Stephen Collins, who is the political editor of the Irish Times, has an article in the newspaper today (10 November) about the European Union.
He notes that during the week 'an opinion poll showed that 49 per cent of Britons would vote to leave the EU, with 28 per cent saying that they would vote to stay.' This shows the strength of opposition to the UK remaining in the European Union.
Collins also states that 'Public opinion in Britain has become increasingly hostile to the whole European project. The pressure to exit from the EU appears inexorable, with the bulk of the British media fanning the flames of isolationism and forces in the City of London determined to do all they can to undermine the euro.'
This is indeed a fair reflection of public opinion in the United Kingdom. However this is not about isolationism. An exit from the European Union and a new relationship with Europe would also facilitate the development of better relationships with other trading partners outside the EU.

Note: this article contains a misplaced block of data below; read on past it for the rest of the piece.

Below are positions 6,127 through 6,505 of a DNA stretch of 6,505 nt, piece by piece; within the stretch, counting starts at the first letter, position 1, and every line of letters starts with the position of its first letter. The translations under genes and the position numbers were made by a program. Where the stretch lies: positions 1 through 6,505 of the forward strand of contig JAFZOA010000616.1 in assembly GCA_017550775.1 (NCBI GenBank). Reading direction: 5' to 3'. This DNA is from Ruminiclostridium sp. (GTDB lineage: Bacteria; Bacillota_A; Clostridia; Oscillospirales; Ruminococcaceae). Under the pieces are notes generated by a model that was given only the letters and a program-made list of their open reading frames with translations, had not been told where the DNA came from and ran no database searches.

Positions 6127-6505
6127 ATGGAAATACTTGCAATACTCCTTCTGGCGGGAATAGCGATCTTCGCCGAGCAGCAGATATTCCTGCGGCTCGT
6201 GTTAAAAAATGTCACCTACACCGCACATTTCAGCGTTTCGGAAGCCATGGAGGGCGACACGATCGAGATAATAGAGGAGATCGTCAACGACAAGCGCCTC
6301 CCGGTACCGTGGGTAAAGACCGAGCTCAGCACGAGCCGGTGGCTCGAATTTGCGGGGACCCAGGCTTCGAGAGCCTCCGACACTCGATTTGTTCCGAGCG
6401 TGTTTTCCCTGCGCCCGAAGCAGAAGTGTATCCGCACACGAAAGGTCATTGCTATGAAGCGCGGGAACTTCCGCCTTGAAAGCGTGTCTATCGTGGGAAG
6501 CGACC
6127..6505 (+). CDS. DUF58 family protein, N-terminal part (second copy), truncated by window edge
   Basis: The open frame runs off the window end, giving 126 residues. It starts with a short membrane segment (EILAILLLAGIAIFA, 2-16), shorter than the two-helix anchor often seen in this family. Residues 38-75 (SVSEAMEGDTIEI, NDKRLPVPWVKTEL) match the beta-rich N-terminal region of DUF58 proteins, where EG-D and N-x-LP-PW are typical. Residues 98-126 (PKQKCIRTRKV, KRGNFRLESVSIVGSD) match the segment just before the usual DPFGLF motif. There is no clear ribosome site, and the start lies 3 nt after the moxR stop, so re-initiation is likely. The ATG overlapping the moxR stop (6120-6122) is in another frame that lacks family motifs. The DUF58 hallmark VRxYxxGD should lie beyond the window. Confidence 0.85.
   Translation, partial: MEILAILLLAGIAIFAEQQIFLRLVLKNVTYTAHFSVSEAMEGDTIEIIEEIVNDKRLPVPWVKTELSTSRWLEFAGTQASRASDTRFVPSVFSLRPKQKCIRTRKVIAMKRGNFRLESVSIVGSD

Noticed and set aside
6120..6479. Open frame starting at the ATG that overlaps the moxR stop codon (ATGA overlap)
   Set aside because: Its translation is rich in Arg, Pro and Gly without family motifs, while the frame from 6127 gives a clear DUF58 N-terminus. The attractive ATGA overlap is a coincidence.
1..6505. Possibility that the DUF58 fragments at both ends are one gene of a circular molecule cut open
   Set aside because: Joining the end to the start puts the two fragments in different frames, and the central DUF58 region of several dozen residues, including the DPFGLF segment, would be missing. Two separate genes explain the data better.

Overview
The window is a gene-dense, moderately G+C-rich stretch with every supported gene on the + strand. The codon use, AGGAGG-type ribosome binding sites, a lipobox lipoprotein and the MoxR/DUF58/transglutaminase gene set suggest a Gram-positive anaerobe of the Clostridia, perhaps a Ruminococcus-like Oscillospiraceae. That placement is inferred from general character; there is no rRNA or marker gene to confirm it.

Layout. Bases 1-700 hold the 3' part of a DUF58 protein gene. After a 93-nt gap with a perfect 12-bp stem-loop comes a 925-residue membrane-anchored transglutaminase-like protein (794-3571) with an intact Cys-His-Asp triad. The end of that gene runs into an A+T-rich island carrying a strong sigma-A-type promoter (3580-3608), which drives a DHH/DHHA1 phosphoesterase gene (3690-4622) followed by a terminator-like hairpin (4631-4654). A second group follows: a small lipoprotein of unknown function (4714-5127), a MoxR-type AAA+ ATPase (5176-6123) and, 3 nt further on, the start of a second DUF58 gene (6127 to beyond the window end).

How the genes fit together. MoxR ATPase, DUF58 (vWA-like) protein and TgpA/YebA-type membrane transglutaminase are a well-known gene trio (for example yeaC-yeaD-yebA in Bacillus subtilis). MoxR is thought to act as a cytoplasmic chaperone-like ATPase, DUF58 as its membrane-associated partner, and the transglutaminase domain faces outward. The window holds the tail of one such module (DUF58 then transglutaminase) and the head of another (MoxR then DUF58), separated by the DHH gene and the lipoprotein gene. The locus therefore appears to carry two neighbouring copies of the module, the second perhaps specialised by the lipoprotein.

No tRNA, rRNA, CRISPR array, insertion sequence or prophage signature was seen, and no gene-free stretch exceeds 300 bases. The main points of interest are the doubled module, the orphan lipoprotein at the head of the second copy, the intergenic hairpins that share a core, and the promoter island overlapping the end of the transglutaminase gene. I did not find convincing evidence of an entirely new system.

Much of the opposition to the EU is based on resentment about such as things as Britain putting more money into the EU than it gets back, the way that money is squandered and wasted by the EU, and the way that the EU seems to delight in interfering in the internal affairs of the United Kingdom by imposing unnecessary and unwanted legislation. Indeed most unionists in Ulster will share that view.
My attention was also drawn to Stephen Collins' views on the impact this might have on the border between the Irish Republic and Northern Ireland. He said that such 'political tremors have the capacity to widen the gulf between the two parts of the island and reinforce partition.'